A Better Story - a review
“We have a plausibility issue: what the Bible clearly teaches sounds so unreasonable to so many of us today.” That comment in Ed Shaw’s book, The Plausibility Problem, could well describe the challenge that Glynn Harrison takes up A Better Story: God, Sex & Human Flourishing. The book is his attempt “to say why I think traditional Christian teaching on sex, marriage and human flourishing is good news for today” (xi).
The sexual revolution, that is, “the overturning and liberalization of long-established social and moral attitudes to sex that began in Western culture in the 1960s, and continues to this present day” (3) has changed things dramatically. But despite this change, Harrison argues that the promises of sexual liberation, freedom and fulfilment have been found wanting. In response, the church needs to be ready to affirm the biblical view in ways that are creatively engaging, not just propositional arguments. In short, the need is to use the power of narrative to tell a better story, showing the place sex and human relationships have within the framework of the gospel.
Those familiar with Harrison’s previous book, The Big Ego Trip, will find a similar structure in his argument here. First, he seeks to help the reader understand what happened, how and why the revolution came about, and why it was so effective. The second section involves a critique of the “shame and hypocrisy” (81) in the history of the church that gave rise to the promises of the revolution to be “more inclusive and life-giving than we offered in the past” (82). He also reveals the failed promises of the revolution – we are not having more and better sex, the confusion between calls for more safeguarding and yet more sex education, the brokenness of relationships and the cost that children pay for growing up in unstable households. The final part seeks to tell the better story of marriage, sex and human flourishing within the context of the gospel.
His confidence that the biblical teaching is not only true, but also good news, is much needed
There is much to commend this book. It is clear and easy to understand, even with some of the “difficult concepts in the early part of the book” (xvii), which is so important in helping orthodox Christians think, understand and try and get a foothold with the issues. The helpful summaries at the end of each chapter make an easy reference point. Harrison’s willingness to self-critique, with a whole chapter on the subject, enables us to own the mistakes of the past and not repeat them and recognise that we are all, to varying extents, sexually broken. The compassion for the poor, the marginalised, and especially children rings loud and clear both in tone and with statistics to back up the claims being made. His confidence that the biblical teaching is not only true, but also good news, is much needed. This conviction shines through and allows the book to communicate its message effectively.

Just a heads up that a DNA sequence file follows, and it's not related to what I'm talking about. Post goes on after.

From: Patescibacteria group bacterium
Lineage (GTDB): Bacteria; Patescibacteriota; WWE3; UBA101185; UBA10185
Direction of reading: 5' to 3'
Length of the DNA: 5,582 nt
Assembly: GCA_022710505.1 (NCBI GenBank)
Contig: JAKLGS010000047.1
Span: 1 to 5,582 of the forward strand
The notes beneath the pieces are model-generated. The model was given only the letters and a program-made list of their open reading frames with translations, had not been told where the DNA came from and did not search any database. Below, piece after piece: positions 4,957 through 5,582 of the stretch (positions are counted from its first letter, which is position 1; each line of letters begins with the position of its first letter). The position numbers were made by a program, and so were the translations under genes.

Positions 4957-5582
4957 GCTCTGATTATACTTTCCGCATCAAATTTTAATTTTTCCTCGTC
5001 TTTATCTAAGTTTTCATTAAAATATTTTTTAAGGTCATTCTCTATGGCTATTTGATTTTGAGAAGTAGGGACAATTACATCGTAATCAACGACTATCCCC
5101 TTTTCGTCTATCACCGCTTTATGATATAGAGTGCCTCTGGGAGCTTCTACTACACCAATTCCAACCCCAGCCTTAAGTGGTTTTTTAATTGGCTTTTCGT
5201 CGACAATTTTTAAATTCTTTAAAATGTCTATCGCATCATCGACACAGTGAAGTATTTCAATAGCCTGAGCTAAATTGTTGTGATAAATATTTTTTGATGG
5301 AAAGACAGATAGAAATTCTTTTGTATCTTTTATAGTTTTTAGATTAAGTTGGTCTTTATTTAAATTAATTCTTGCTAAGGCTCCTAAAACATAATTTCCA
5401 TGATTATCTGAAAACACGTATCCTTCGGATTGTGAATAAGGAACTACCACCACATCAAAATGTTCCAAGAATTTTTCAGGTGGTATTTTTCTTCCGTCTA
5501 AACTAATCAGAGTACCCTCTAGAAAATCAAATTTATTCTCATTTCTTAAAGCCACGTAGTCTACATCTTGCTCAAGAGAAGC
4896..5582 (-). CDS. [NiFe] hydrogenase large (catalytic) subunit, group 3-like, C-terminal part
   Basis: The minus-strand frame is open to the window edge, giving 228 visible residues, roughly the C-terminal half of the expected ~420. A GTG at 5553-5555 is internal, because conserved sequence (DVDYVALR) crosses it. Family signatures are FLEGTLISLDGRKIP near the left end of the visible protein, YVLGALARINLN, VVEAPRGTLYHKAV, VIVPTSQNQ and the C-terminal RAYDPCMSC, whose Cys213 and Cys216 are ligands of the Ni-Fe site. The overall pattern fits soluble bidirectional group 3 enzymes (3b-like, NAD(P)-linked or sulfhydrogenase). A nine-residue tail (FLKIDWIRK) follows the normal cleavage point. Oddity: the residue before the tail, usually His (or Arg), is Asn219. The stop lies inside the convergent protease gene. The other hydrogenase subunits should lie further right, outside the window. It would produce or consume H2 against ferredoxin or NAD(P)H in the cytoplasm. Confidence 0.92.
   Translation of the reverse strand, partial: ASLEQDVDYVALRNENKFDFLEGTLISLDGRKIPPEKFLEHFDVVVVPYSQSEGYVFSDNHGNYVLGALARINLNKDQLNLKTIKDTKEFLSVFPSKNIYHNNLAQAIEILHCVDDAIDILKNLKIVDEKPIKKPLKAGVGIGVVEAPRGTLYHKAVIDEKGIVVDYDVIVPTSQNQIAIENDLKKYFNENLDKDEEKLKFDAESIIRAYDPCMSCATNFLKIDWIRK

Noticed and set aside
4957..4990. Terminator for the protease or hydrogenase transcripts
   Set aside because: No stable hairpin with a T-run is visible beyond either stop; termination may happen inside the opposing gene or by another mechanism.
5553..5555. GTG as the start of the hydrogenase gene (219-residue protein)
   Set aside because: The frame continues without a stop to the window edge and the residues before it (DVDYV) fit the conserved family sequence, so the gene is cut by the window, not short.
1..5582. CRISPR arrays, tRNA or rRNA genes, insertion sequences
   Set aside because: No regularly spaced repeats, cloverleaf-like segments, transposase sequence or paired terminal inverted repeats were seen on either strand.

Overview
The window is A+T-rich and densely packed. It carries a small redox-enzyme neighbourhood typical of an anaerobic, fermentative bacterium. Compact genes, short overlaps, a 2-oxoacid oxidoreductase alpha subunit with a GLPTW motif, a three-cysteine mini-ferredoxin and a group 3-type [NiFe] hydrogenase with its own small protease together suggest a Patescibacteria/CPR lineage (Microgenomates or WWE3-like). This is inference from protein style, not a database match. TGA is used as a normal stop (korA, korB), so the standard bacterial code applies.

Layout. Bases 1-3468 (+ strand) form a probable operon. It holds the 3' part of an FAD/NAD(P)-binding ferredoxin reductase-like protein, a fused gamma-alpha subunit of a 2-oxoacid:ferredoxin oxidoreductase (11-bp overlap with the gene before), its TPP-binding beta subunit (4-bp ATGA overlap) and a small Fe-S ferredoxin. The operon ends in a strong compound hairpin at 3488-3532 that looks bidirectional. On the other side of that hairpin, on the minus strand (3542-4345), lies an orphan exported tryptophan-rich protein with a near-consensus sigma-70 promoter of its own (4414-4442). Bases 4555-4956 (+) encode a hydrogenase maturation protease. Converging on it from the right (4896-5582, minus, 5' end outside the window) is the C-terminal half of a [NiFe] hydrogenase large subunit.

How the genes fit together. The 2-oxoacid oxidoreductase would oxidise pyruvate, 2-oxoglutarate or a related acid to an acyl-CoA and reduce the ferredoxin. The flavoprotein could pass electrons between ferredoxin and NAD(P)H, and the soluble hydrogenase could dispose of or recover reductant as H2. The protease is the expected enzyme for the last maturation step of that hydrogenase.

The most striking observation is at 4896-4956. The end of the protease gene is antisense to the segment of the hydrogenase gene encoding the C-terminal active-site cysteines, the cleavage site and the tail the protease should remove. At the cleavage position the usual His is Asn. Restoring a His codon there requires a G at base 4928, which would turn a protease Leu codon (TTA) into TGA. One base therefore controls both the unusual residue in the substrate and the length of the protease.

It seems churlish to offer criticism of a book that has carefully walked where many fear to tread. There are one or two places where the suggestions for the better story would be vulnerable to criticism. For example, in the section 'The Institution of the family' in chapter 15, Harrison acknowledges “the agony and ecstasy of family life” (167). He admits that separation, divorce, infertility, sickness, death and family feuding are ugly realities, but goes on to comment:
The fact that we fall short of these ideals, and find those commitments so challenging, doesn’t mean they should be abandoned. There may be a thousand exceptions, but it’s still a good rule (167)
I agree with the ideal, but when one talks of “a thousand exceptions” the question must be asked: When does an exception cease to be an exception? I don’t disagree with Harrison, but the case needs strengthening to show that the institution of the family is not just a pipe dream.
I am also not convinced the section on Gnosticism in the context of radical individualism and human flourishing in chapter 2 fits the general pitch of the book. I agree with the central thesis of the section, that Gnosticism and radical individualism share the conviction that “the source of the self is found by looking within”. But I don’t think this link added much to the book. The comparison may confuse the general reader unfamiliar with Gnosticism, and frustrate the more specialist reader who would want to delve deeper into the parallels and links. But these two criticisms are minor issues.
A Better Story is timely, helpful and much-needed
A Better Story is timely, helpful and much-needed. By not delving into one specific area it helps provide a general overview and foundation which will hopefully spur others on to go into greater depth on specific issues. This book leads the way to a creative and engaging narrative showing how sex, marriage and family point us to the ultimate fulfilment of all such desires in the great marriage still to come: Christ and his church.
Title: A Better Story: God, Sex and Human Flourishing
Author: Glynn Harrison
Publication Date: 2017
-  Ed Shaw, The Plausibility Problem, (Nottingham: IVP, 2015), 25